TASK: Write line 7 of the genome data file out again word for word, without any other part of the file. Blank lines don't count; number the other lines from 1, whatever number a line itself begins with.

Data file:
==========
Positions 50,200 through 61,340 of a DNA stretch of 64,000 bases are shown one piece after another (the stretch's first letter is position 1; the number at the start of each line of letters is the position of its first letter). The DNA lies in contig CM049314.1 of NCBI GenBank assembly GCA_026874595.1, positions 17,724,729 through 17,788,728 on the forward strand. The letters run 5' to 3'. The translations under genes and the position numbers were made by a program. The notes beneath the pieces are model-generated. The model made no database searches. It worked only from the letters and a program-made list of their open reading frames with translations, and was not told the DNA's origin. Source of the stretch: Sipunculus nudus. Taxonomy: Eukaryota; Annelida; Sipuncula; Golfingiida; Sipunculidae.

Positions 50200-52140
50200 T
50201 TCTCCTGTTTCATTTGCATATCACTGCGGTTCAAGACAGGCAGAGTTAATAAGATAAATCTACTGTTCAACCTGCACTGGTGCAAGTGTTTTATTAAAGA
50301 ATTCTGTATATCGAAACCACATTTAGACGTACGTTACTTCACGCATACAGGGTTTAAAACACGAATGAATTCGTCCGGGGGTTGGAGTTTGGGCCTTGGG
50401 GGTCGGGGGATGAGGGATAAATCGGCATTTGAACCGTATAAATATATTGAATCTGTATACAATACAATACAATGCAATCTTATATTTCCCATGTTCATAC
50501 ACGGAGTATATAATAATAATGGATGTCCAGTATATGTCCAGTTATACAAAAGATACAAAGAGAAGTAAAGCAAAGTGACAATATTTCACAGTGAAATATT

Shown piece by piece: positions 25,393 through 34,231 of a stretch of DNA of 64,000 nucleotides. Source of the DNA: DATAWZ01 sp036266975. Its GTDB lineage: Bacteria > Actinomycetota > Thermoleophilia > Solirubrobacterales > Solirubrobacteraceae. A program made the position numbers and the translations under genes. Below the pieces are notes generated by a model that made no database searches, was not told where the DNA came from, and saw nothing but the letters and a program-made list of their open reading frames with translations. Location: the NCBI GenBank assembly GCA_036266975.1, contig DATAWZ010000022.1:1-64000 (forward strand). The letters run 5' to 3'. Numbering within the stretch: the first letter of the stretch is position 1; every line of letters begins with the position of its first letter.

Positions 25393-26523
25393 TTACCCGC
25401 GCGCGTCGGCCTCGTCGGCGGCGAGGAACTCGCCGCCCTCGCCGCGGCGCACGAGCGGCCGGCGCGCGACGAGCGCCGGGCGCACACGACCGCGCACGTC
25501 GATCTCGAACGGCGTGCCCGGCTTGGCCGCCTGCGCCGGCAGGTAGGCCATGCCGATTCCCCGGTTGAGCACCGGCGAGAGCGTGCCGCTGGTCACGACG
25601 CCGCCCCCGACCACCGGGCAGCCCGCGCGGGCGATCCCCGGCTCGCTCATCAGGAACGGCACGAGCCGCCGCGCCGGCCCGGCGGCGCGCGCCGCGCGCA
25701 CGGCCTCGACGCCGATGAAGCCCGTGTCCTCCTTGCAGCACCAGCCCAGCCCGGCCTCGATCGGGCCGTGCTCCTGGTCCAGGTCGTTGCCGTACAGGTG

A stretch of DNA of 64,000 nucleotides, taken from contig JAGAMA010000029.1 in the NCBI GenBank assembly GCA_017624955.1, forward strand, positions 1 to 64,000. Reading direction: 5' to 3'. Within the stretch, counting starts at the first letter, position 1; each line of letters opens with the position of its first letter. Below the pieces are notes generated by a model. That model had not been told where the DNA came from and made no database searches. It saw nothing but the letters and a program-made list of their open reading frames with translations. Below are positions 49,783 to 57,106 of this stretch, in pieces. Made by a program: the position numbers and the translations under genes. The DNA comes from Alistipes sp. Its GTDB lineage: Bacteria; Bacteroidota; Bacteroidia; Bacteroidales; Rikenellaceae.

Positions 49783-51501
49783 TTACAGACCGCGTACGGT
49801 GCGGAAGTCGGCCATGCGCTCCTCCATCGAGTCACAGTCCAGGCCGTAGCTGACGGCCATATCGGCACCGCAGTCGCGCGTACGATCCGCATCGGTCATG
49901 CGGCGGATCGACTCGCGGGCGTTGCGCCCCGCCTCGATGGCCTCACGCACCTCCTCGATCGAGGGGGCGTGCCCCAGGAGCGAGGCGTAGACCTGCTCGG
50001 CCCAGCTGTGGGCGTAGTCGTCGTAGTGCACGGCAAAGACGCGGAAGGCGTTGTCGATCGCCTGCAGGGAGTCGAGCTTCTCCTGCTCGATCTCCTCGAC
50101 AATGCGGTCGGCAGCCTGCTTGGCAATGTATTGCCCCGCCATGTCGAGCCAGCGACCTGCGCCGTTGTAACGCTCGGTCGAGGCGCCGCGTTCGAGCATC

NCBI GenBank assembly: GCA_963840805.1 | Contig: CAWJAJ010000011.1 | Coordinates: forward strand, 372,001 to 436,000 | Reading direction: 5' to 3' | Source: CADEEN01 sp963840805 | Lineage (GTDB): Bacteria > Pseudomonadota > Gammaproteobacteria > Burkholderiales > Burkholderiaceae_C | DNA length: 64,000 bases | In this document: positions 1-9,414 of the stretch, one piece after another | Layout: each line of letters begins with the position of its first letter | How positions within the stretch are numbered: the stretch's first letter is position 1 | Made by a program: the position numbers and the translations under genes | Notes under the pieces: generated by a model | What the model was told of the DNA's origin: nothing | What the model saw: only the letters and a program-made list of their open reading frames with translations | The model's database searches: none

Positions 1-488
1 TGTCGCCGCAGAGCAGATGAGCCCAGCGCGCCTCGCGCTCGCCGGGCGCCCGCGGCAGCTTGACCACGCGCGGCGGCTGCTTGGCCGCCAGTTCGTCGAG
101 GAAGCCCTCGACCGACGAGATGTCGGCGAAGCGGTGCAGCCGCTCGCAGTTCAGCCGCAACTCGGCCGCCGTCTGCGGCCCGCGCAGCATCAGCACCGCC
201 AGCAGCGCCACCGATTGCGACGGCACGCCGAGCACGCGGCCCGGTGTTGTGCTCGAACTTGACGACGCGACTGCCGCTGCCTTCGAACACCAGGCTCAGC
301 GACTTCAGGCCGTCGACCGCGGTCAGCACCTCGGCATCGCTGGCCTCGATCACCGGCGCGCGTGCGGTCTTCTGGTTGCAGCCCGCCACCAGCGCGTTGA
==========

50501 ACGGAGTATATAATAATAATGGATGTCCAGTATATGTCCAGTTATACAAAAGATACAAAGAGAAGTAAAGCAAAGTGACAATATTTCACAGTGAAATATT